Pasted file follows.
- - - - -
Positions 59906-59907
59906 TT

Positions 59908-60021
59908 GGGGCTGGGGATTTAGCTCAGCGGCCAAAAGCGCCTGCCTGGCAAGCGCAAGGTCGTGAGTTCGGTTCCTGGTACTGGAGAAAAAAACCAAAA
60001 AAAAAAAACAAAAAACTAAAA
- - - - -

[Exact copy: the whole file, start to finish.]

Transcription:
Positions 59906-59907
59906 TT

Positions 59908-60021
59908 GGGGCTGGGGATTTAGCTCAGCGGCCAAAAGCGCCTGCCTGGCAAGCGCAAGGTCGTGAGTTCGGTTCCTGGTACTGGAGAAAAAAACCAAAA
60001 AAAAAAAACAAAAAACTAAAA